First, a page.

Bichromate of Potash and Van Dyck Crystals

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Bichromate of Potash (Potassium Dichromate) is one of the most important chemicals historically used in woodworking. Rather than dying the fibers (as with aniline dyes) or putting pigment particles on the surface (as with all "stains") it reacts with the natural tannin in the wood to produce a deep rich walnut brown. The depth of the color that can be achieved is stunning. Comes as a powder and can be mixed in varying strengths with warm water to produce varying color intensities. Oak (rich golden browns) and mahogany (rich "Georgian" reds) are two which respond particularly well. Note: Bichromate of Potash is toxic. Read the instructions carefully and take all sensible precautions. Use a mask and gloves when handling it.

Van Dyck Crystals are a traditional, natural, water-based wood dye made from walnut husks with which different depths of brown can be achieved. It can be used to not only color but to shade or darken certain areas on the wood surface. Dissolve in warm water to the needed strength. Different shades can be obtained by adding water soluble wood stains.

See below for more information. Also used as a traditional brown calligraphy ink ("walnut ink") and often called "black walnut crystals" when used like that - the "black" refers to the black walnut husks it is made from rather than the ink color.
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Traditional, Natural Wood Coloring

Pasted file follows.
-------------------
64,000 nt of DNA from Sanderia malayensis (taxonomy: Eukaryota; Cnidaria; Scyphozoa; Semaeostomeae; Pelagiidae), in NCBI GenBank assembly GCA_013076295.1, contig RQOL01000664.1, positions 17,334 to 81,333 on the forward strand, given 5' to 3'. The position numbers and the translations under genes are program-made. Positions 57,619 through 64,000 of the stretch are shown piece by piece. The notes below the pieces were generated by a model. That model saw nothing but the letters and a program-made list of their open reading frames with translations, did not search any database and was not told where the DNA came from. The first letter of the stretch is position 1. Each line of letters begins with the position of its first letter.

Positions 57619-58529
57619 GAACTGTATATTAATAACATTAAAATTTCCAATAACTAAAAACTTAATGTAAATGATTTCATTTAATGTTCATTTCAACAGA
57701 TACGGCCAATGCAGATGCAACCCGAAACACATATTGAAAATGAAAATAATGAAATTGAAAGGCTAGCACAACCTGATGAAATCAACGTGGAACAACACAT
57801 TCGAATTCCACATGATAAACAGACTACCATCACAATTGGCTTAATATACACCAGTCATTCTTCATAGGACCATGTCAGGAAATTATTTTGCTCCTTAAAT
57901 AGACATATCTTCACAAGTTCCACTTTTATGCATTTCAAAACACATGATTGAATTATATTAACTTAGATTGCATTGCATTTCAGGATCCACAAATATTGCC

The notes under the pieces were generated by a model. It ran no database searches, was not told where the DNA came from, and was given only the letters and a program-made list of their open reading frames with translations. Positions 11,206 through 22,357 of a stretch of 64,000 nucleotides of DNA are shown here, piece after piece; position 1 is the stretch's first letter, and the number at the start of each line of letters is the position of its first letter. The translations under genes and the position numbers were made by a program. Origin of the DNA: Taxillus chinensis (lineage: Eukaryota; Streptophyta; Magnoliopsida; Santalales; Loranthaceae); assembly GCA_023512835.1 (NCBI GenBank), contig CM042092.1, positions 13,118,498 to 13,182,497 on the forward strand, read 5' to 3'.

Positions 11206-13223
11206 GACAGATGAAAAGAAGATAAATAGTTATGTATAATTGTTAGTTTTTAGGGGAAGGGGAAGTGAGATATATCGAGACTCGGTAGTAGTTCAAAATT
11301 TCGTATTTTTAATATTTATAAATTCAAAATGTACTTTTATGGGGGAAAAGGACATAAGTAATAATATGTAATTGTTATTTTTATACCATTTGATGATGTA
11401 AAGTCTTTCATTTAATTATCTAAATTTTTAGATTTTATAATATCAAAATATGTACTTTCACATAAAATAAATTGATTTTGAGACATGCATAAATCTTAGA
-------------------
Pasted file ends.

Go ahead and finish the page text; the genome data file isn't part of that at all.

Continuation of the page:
The deep, rich color of 17th and 18th century antique furniture is due partly to the age of the furniture, but also, crucially, to the use of specific natural coloring techniques by the original finishers. Replaced in the early 20th century by the advent of aniline dyes, these techniques and materials are used today in antique restoration and mixed-species finishing like marquetry and parquet. Two examples of these traditional techniques are Van Dyke Crystals (a natural material made from walnut husks), and Bichromate of Potash, or potassium dichromate.

NOTE: Caution, Bichromate of Potash is highly toxic. Adequate precautions must be taken when mixing and handling. Do not inhale the powder or expose your skin to the liquid. Use a particle mask and gloves when handling.

Click Here to Download a PDF* for more information on finishing. (*Note: Requires Adobe Acrobat Reader)
Click Here to Download a PDF* for a Material Safety Data Sheet (Bichromate of Potash). (*Note: Requires Adobe Acrobat Reader)
Click Here to Download a PDF* for a Material Safety Data Sheet (Van Dyke Crystals). (*Note: Requires Adobe Acrobat Reader)

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  • potash-potassium dichromate

    Chris Jewett, 9/27/2016 The potassium dichromate adds a rich warmth to the walnut I am applying it to. The clients loved it and it is easy to mix, store and use
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